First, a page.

Norma Izaguirre poses for a portrait outside of a home she was cleaning, Thursday, Sept. 15, 2022. Photo by Nicole Neri/Minnesota Reformer.
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Norma Izaguirre still has trouble sleeping. For months, she felt like she was being trailed, certain that the man who she says raped and repeatedly sexually assaulted her at work would follow through on his threats to hurt her and her family after she reported the abuse.
Her anxiety has eased since Diego Medina, 30, who faces charges of felony rape and sexual assault in Dakota County, left town and went back to Mexico. But she’s still scared he could come back.
Izaguirre says Medina helped her get a job at Absolute Drywall, a company with a checkered past of labor violations and currently under investigation by state regulators for wage theft, as the Reformer first reported in May.
The two met in a Minneapolis restaurant and struck up a conversation that eventually turned to work. Izaguirre told him she cleaned houses, but work had largely dried up in the pandemic and she was struggling to make money.
Medina told her Absolute Drywall needed workers for a major contract: sheetrocking hundreds of apartments at Viking Lakes, a sprawling multi-use development the Wilf family — owners of the Minnesota Vikings — built around the team’s new headquarters and training facility in Eagan.
Izaguirre was hired to clean up after the other workers finished — hauling out garbage and sweeping up dust. It was one of the lowest-paying jobs on the site and at times degrading, like when she had to clean urine from bathtubs and pick up urine-filed bottles left by workers with nowhere else to relieve themselves.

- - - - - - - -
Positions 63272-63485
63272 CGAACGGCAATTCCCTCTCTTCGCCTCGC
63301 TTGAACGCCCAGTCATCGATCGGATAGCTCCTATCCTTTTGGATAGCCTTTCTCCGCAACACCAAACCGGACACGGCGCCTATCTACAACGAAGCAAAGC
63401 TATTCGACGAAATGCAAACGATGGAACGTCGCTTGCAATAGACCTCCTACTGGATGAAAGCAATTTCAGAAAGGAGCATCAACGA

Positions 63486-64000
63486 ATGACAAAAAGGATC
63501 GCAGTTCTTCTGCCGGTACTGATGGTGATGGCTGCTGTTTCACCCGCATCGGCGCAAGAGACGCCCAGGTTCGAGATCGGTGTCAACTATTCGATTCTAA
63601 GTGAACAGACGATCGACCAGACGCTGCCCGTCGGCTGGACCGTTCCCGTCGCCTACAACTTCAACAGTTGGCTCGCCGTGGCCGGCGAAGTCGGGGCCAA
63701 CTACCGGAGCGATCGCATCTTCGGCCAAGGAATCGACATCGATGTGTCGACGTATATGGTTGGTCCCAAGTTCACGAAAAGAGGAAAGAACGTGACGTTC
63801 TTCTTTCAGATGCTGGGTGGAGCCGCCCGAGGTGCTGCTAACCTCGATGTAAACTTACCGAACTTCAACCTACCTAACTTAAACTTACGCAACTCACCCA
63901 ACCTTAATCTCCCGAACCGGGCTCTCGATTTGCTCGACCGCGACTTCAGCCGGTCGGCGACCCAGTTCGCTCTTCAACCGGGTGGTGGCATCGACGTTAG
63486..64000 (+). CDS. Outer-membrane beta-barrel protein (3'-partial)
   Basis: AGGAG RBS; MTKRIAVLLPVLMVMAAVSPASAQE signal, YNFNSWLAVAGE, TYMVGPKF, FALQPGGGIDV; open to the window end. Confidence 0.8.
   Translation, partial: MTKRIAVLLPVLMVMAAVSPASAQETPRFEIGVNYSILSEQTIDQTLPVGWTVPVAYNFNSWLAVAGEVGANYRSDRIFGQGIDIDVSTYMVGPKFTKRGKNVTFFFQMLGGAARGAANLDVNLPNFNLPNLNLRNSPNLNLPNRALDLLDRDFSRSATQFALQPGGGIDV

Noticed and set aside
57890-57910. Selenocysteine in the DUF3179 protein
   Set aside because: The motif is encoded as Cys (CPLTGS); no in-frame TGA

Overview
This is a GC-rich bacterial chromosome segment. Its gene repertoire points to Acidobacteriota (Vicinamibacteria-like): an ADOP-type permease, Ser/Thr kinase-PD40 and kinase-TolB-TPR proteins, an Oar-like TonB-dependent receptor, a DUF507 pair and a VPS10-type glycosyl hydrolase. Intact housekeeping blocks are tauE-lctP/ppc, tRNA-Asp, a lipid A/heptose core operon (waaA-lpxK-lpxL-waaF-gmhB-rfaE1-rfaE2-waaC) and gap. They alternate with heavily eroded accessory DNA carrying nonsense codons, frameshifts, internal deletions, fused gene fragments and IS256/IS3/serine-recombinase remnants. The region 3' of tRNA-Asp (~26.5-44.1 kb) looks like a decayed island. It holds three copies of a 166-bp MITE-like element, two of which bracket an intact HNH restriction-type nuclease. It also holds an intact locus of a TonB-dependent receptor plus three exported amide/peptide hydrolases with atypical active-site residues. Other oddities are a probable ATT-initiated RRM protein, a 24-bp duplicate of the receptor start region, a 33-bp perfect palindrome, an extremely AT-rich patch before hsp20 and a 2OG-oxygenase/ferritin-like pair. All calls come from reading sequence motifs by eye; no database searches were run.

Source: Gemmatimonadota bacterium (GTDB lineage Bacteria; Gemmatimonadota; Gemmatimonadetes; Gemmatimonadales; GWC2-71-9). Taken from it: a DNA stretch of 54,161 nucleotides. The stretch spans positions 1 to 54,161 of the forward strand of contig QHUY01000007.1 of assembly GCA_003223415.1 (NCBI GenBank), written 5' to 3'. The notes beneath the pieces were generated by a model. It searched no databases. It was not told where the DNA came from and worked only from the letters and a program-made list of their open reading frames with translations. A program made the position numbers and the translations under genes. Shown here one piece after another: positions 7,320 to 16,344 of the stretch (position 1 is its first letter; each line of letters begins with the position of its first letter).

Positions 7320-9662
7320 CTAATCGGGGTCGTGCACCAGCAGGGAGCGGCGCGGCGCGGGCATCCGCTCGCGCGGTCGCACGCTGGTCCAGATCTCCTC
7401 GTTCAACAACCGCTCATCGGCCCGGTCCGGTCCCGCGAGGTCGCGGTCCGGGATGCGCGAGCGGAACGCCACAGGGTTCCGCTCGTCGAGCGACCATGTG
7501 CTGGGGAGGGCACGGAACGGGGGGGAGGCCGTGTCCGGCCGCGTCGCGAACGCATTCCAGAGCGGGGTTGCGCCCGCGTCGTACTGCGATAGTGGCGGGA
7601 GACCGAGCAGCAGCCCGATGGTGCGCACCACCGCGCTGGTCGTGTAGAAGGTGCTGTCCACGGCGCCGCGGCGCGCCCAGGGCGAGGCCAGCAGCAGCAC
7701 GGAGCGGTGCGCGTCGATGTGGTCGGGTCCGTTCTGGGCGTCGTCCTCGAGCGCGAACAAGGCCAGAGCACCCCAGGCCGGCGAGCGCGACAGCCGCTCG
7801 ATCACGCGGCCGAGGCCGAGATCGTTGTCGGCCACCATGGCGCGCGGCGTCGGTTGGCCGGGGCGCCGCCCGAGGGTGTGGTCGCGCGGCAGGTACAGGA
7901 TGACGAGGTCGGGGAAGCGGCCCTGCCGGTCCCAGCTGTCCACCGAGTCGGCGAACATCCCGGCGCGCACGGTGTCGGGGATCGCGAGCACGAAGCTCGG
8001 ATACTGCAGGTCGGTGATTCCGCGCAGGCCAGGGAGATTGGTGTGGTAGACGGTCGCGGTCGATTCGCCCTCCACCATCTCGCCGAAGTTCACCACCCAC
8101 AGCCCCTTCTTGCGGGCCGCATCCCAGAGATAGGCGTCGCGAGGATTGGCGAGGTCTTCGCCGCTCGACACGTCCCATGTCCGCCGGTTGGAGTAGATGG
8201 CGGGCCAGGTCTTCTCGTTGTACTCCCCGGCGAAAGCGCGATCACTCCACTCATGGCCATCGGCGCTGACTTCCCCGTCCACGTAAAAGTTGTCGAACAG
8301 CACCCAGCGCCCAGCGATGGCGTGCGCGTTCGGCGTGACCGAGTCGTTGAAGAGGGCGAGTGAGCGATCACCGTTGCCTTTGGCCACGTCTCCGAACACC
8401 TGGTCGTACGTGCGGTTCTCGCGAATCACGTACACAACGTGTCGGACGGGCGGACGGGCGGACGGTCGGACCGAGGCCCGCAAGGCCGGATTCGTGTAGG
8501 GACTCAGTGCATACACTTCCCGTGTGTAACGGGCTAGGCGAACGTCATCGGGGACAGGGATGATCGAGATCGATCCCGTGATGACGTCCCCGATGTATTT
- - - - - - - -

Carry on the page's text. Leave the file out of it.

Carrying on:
The job promised more than she made cleaning houses — $18 an hour — although like many of her coworkers, she says she was rarely paid for all the hours she worked. Izaguirre has filed a complaint with the Minnesota Department of Labor and Industry for thousands of dollars in wage theft, along with about two dozen others who worked on the Viking Lakes project.
Several months after she started, Medina started making sexual advances, Izaguirre said.
“He wanted to hug me, wanted to touch me,” Izaguirre said in Spanish through an interpreter. “I didn’t like that. I wanted to work.”
Izaguirre said Medina would seek her out on the job while she tried to avoid him. One day on the Viking Lakes project, Izaguirre said she was bending over to clean out a bathtub when Medina came up behind her and pressed himself against her. She says she spun around and told him not to touch her.
But Medina pushed her into the shower and raped her, according to criminal charges filed by the Dakota County Attorney’s Office.
He threatened to hurt her if she told anyone and said no one would believe her, according to charging documents.